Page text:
But as we've learned, character growth comes from great writing, and Cruise employs Jack Reacher director Christopher McQuarrie to scribe this story based on the book "All You Need is Kill." Mixing elements of Groundhog Day, Source Code, The Butterfly Effect, and Starship Troopers, he and Jez Butterworth, along with John-Henry Butterworth keep the potentially-tiring plot moving forward with surprising injections of wit, allowing Liman to focus the action on our heroes while they learn how to defeat the Mimics literally through trial-by-fire. Our only problem with the plot arrives at the end, as Cruise awakens once more but at a totally different time. We won't reveal the result here, but its inclusion is totally unnecessary and actually over-complicates what was a very straight-forward time travel tale. Its appearance feels last-minute and shoe-horned, revealing a strange desire that the normally divisive Cruise actually survive the ordeal.

There's other missed opportunities, such as the movie's title change from "All You Need is Kill" - based entirely on test audience's problem with the word 'Kill' in the title - and the deletion of Jeremy Piven's role that was part of the shoot schedule. These are minor issues, so long as the ending wasn't reshot to accommodate further concerns. But even with the film's many successes, we're concerned that Edge might not connect with audiences, who've been fickle about Cruise since Mission Impossible: Ghost Protocol. Some are even using the word "bomb" to describe Tomorrow's box office chances. Bull. To us, Cruise is the indispensable lead, someone who brings his best while luring the best talent to his films. Why great films like Oblivion or Jack Reacher didn't connect is beyond us, but that shouldn't dissuade you from seeing it in. We'd also recommend 3D, IMAX, RPX, or Atmos - all of these are worth your time and will actually enhance the viewing experience (Are you listening, Transcendence).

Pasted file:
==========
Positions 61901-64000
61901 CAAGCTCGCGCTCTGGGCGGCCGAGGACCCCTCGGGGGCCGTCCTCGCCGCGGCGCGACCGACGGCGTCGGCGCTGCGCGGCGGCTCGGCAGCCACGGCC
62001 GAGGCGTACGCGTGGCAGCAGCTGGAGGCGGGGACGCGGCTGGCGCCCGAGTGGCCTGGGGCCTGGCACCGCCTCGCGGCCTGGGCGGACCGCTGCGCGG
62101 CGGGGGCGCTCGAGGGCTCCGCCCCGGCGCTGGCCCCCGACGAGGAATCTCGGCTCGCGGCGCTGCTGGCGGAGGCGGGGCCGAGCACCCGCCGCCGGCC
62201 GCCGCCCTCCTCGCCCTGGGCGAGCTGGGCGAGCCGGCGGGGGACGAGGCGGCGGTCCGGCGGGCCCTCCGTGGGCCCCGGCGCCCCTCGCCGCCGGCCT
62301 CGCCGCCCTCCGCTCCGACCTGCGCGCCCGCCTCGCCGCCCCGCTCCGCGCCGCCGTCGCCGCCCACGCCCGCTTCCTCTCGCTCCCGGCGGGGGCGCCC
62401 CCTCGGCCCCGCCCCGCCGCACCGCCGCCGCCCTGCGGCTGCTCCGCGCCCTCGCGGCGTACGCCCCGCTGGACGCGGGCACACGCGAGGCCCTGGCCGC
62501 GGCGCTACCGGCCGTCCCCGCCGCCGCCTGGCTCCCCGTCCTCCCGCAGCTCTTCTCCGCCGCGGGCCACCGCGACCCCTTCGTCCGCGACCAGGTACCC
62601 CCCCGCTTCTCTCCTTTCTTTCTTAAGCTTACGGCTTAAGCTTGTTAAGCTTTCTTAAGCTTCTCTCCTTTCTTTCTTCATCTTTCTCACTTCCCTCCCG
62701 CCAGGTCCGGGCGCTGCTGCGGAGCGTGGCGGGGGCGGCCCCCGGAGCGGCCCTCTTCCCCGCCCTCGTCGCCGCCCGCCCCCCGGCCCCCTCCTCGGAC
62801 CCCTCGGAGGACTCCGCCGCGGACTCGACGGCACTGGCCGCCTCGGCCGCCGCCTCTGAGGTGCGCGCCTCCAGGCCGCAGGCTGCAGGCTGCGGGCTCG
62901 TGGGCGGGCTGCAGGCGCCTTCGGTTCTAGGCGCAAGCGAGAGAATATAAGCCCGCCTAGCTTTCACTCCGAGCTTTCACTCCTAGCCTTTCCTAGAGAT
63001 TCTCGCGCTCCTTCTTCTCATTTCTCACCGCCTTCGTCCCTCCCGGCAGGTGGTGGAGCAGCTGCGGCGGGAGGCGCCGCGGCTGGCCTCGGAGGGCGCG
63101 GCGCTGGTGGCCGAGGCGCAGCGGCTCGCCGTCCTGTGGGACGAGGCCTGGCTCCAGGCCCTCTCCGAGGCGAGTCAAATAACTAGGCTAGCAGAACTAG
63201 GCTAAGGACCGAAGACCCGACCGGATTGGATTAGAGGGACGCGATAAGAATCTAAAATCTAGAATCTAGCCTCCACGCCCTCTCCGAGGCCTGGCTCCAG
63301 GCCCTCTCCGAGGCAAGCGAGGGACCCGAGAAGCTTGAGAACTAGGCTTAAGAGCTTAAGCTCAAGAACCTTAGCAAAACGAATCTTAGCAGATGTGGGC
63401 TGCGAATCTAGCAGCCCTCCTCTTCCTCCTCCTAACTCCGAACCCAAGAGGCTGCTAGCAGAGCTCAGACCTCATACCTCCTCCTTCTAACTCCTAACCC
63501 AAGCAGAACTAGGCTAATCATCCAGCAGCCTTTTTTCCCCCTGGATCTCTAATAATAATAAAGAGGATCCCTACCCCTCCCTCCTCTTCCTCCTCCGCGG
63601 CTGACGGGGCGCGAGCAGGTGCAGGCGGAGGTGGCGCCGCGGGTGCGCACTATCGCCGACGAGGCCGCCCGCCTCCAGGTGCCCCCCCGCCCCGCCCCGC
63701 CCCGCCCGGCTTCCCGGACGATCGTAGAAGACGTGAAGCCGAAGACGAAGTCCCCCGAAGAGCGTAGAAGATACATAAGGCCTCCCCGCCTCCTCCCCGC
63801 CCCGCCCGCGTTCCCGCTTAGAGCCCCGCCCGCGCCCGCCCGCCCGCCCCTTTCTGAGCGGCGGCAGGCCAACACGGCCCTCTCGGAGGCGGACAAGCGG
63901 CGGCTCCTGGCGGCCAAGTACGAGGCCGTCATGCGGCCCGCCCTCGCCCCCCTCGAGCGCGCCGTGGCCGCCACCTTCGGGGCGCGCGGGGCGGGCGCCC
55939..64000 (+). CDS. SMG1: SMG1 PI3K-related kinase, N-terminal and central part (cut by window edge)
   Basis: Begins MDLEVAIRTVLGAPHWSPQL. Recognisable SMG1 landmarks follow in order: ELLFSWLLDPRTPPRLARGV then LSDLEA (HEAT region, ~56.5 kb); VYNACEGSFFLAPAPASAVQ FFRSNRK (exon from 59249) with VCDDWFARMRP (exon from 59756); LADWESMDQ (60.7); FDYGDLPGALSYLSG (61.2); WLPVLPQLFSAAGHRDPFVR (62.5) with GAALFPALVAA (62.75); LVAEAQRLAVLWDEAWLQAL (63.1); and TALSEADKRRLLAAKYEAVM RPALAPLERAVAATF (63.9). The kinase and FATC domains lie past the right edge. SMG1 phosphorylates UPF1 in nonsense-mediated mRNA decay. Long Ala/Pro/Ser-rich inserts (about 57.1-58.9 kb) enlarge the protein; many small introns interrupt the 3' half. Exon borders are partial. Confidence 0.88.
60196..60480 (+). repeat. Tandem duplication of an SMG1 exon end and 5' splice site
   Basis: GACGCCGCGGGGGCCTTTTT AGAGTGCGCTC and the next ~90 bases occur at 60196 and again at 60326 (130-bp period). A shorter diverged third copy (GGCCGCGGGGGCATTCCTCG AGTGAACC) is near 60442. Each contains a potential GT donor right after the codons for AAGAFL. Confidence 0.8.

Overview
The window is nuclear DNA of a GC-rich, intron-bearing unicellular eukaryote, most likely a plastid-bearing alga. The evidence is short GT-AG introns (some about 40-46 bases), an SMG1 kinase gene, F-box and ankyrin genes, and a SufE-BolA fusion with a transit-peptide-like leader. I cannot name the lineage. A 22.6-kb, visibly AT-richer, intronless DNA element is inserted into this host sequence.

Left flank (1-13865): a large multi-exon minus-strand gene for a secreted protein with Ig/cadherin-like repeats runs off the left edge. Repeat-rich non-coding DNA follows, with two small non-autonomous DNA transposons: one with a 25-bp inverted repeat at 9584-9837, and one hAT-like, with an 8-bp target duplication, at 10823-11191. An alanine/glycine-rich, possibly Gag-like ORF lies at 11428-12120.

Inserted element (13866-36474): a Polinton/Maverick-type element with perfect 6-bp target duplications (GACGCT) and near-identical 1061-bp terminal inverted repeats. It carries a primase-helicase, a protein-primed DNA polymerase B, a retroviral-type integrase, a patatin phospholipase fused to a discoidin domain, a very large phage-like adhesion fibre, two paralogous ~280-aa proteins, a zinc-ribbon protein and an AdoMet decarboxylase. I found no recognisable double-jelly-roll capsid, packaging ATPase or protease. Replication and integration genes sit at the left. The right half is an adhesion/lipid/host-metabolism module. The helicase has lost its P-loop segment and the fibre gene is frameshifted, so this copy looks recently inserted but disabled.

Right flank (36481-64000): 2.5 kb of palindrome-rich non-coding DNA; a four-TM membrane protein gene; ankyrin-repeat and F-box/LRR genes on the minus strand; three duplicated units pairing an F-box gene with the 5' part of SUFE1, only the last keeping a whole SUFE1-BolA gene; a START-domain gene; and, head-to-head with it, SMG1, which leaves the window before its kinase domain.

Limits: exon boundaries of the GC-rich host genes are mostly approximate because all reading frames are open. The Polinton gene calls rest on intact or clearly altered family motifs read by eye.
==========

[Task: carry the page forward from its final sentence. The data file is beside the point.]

Edge of Tomorrow succeeds on almost every level, delivering a well-crafted Science-Fiction epic whose only real detractor comes from trying too hard. Cruise and Blunt should make more movies together, and Liman hasn't lost his ability to bring a dose of humanity to big explosions and nasty endings. And yet, it still might face an uphill battle against the cry-fest The Fault in Our Stars. Cruise might not be the bankable actor he once was, but that doesn't mean we can't recommend this one.

Edge of Tomorrow is rated PG-13 for intense sequences of sci-fi action and violence, language and brief suggestive material and has a runtime of 113 minutes.

Discuss this review with fellow SJF fans on Facebook. On Twitter, follow us at @SandwichJohnFilms, and follow author Matt Cummings at @mfc90125.